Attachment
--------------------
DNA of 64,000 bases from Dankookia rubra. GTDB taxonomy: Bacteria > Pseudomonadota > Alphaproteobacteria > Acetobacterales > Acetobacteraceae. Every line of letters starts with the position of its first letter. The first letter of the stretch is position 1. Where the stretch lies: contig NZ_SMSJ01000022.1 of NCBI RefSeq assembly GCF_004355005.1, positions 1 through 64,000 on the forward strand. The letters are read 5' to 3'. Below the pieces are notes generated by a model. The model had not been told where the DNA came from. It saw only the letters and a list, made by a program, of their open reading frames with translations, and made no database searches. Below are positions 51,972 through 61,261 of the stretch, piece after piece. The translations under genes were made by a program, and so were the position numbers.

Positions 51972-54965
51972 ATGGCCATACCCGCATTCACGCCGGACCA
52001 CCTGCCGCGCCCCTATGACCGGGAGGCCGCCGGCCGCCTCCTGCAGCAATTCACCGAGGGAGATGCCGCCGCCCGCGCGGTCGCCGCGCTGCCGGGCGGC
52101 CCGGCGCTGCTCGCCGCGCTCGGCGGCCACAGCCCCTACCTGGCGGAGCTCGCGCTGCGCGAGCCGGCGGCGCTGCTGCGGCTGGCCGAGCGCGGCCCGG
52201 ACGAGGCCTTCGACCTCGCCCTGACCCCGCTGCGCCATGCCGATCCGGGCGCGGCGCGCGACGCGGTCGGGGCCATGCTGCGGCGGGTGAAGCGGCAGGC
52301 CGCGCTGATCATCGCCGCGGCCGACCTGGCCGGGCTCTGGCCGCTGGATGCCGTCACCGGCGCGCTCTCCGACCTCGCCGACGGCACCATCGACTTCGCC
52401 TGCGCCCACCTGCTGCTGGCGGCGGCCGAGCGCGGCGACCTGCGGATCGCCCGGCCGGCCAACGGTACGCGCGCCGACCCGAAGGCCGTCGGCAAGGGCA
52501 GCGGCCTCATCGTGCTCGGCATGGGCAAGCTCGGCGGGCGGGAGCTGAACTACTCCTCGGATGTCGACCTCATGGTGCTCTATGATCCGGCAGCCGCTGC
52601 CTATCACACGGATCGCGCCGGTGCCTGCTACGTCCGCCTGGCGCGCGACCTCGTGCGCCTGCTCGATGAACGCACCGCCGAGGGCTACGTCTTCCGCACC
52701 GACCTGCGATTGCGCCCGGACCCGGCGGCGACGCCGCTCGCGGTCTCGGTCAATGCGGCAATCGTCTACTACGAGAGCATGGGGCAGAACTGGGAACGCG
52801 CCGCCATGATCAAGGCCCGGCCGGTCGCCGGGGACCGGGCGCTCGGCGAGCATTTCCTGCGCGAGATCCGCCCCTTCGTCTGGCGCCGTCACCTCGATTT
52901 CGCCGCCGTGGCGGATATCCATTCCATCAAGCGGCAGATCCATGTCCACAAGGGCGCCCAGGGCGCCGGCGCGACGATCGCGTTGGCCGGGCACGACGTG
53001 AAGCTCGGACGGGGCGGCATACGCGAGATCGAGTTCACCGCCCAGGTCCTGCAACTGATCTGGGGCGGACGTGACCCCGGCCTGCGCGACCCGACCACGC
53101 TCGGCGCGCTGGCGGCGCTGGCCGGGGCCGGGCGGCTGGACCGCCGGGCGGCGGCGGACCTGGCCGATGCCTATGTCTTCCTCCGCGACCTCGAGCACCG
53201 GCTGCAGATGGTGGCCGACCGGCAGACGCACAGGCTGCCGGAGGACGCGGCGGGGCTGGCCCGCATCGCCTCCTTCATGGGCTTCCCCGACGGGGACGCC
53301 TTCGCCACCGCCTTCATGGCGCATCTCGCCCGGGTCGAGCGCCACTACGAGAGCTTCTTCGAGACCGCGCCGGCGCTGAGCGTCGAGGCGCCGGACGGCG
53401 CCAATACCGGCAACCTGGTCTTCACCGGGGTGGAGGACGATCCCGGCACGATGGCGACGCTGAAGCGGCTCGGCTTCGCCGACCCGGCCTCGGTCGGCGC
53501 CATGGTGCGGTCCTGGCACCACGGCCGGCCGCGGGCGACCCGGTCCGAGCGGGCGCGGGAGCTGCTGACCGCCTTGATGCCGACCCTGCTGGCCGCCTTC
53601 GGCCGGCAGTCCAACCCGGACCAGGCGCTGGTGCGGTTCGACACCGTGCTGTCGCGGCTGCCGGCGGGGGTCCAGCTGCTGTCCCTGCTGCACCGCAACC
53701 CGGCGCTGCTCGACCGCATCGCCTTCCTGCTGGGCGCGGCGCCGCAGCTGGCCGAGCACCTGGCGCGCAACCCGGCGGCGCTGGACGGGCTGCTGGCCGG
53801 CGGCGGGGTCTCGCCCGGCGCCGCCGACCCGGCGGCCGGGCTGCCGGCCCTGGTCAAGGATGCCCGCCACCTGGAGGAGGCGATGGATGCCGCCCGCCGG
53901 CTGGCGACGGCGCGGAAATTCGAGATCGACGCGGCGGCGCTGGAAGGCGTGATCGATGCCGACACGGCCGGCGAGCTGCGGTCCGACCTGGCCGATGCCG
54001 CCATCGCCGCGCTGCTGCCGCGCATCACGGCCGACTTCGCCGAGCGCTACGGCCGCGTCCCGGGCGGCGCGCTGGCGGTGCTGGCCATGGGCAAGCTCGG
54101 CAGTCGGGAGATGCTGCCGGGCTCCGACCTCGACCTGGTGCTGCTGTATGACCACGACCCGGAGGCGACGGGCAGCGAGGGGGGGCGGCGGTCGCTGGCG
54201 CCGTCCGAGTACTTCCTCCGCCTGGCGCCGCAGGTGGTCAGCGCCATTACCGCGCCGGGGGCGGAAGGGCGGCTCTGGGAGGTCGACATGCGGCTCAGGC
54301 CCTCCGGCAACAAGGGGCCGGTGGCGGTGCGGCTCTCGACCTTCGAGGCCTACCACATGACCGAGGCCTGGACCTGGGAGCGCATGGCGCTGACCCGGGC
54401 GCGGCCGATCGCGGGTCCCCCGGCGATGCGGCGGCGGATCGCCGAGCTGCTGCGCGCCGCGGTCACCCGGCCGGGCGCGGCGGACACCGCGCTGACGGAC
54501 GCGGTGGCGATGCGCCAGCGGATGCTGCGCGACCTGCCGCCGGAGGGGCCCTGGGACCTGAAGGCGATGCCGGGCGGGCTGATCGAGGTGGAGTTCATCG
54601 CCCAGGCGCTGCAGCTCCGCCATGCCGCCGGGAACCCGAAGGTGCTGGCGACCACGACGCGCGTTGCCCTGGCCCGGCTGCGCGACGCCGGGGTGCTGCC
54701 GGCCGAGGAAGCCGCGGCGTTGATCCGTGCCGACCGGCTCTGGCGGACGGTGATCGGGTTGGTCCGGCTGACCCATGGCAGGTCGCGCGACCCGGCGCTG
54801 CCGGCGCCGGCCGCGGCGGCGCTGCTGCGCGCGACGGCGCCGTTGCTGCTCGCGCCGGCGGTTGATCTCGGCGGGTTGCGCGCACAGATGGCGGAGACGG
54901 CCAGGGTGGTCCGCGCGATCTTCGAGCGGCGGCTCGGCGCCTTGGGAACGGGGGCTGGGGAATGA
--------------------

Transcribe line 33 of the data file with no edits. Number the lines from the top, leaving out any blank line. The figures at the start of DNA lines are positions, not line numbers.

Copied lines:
54901 CCAGGGTGGTCCGCGCGATCTTCGAGCGGCGGCTCGGCGCCTTGGGAACGGGGGCTGGGGAATGA